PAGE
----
If you're looking for a way to get yourself a great looking log store whilst saving some of your hard earned cash, then read on.
You're about to learn how I made this:
Out of this:
By adding just a few items, which I picked up from my local DIY store for around £30.00 GBP (just less than $50.00 USD). And, if you were prepared to do a little running around and find the cheapest sources, you could make it for even less than I did.
In fact, if you were to find some unwanted timber for the frame, you could make it for the cost of a couple of packs of woodscrews, some nails and some roofing felt.
Side Note: If you live in the UK and would prefer us to build one of these for you, please click here for details.
My name is Steve Baker and I've been an avid DIY woodworker for more years than I care to think about. I also have a website that sells log stores just like this one:
A while ago now, I was checking the statistics for my log store website and I discovered that I was getting a considerable number of visitors who were searching for "build a log store" and other similar search phrases.
Now, I sympathised because I knew that there were no suitable guides out there. Sure, there were some pictures of people's attempts at making their own, some of which were half decent but no detailed plans showing the novice woodworker EXACTLY what to do.
So, I started thinking about putting together a guide to show people how to build a log store. The design needed to be simple, so I could explain how to complete each stage without having to get involved in anything but the most basic of woodworking techniques, while ensuring that the whole thing could be made using nothing but hand tools (I'll give you a list of the tools that you'll need a little farther down this page). I decided that my manual would be made up of mainly photographs with just a few words of explaination, after all, a picture is worth a thousand words.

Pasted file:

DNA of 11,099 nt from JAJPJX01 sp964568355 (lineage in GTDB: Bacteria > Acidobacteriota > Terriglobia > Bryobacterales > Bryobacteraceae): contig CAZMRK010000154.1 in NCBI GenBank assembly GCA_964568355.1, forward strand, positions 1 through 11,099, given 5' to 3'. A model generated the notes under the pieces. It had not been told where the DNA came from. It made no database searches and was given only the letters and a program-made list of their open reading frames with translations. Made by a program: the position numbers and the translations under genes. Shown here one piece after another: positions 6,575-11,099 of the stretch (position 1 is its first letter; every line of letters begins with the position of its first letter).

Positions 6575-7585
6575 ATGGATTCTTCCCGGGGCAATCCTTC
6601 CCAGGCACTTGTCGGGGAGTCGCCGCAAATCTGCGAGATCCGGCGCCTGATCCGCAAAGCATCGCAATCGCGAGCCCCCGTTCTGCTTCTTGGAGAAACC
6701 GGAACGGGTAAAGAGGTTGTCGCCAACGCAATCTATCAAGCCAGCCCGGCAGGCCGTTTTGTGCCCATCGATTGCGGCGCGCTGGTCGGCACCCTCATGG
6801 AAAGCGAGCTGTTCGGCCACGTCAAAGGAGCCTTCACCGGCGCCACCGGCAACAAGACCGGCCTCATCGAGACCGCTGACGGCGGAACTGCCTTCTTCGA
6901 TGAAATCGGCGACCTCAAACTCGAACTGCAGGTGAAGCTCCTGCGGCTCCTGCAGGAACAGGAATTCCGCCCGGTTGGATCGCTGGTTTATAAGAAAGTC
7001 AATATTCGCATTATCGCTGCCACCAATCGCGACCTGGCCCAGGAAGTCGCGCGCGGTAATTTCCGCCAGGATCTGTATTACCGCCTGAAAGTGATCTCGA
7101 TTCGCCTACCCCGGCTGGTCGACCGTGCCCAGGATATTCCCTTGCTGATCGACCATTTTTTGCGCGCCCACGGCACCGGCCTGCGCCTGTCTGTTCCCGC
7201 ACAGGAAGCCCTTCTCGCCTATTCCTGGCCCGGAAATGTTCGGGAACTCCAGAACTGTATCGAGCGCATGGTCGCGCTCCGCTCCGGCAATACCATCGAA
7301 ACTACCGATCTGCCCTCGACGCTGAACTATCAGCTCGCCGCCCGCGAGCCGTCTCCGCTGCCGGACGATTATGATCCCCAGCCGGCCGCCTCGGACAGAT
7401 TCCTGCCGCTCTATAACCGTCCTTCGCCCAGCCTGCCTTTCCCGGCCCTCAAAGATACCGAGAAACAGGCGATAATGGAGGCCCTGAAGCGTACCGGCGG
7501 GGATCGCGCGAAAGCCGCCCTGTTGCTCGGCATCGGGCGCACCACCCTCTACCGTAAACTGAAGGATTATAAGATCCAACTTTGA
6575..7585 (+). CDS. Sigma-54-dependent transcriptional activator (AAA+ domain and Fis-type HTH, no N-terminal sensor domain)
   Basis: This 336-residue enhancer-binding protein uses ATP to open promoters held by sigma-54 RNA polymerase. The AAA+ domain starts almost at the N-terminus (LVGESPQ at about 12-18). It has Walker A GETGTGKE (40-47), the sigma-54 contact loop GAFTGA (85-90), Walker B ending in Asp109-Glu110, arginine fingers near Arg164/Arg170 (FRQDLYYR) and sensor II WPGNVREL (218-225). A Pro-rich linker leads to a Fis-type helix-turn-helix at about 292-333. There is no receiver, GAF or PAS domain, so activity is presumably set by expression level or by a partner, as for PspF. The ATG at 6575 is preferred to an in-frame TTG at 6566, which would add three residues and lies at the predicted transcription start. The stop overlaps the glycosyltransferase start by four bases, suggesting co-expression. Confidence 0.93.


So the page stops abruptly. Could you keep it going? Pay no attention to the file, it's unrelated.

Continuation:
I did cheat a little and used a power saw to make some of the repetitive cuts but I could have achieved the same result using a hand saw, it would have taken a little longer that's all. And, before you go running off at the thought of spending the next month with a saw in your hand, there are only a maximum of two saw cuts longer than 4in (100mm) in the whole build.
I also took on board that, for many, times are hard right now. So I made up my mind to attempt to make the thing out of reclaimed timber. But because I've had some bad experiences in the past when using reclaimed carcass timber (if you've never tried working with this stuff, I've never found anything more effective at destroying saws and chisels. Those rusty nails are very good at being in the wrong place at the wrong time), I made the decision to use new timber to make the frame and the rest would have to come from something that was in plentiful supply anywhere in the world: pallets.
Pallets are so easy to come by, no matter where you live, because most of the time the people/businesses that end up with them have to pay to get rid of them. In most cases, a phone call or two will get you more pallets than you'll ever need. All you'll have to do is drive around to where they are and pick them up at no cost to you (apart from your fuel of course).
Now I will point out that, if you don't like the sound of using second-hand timber, you have the option of using all new timber and I've included a shopping list in the manual so you'll know exactly what to buy no matter which way you go.
So there it was, the die was cast and, once I'd got all the materials home, I set to work.